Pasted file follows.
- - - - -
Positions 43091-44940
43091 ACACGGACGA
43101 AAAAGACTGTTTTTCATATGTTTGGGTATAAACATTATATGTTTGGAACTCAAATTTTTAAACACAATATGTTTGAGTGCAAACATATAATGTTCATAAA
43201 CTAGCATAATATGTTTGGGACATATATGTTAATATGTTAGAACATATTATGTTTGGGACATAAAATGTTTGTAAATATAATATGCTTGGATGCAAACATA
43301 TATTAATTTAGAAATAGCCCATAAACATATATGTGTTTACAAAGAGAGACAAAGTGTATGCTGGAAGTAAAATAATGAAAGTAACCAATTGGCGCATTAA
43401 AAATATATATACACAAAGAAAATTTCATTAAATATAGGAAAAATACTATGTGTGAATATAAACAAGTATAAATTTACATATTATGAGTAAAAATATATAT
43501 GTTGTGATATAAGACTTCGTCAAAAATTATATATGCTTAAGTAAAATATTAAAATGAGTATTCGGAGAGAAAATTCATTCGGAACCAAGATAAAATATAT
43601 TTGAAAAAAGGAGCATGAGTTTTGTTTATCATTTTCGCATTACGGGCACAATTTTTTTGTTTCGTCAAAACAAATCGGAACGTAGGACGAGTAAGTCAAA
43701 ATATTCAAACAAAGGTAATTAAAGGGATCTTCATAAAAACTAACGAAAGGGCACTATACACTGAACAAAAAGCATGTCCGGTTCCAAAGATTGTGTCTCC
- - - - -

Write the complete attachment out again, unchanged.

Positions 43091-44940
43091 ACACGGACGA
43101 AAAAGACTGTTTTTCATATGTTTGGGTATAAACATTATATGTTTGGAACTCAAATTTTTAAACACAATATGTTTGAGTGCAAACATATAATGTTCATAAA
43201 CTAGCATAATATGTTTGGGACATATATGTTAATATGTTAGAACATATTATGTTTGGGACATAAAATGTTTGTAAATATAATATGCTTGGATGCAAACATA
43301 TATTAATTTAGAAATAGCCCATAAACATATATGTGTTTACAAAGAGAGACAAAGTGTATGCTGGAAGTAAAATAATGAAAGTAACCAATTGGCGCATTAA
43401 AAATATATATACACAAAGAAAATTTCATTAAATATAGGAAAAATACTATGTGTGAATATAAACAAGTATAAATTTACATATTATGAGTAAAAATATATAT
43501 GTTGTGATATAAGACTTCGTCAAAAATTATATATGCTTAAGTAAAATATTAAAATGAGTATTCGGAGAGAAAATTCATTCGGAACCAAGATAAAATATAT
43601 TTGAAAAAAGGAGCATGAGTTTTGTTTATCATTTTCGCATTACGGGCACAATTTTTTTGTTTCGTCAAAACAAATCGGAACGTAGGACGAGTAAGTCAAA
43701 ATATTCAAACAAAGGTAATTAAAGGGATCTTCATAAAAACTAACGAAAGGGCACTATACACTGAACAAAAAGCATGTCCGGTTCCAAAGATTGTGTCTCC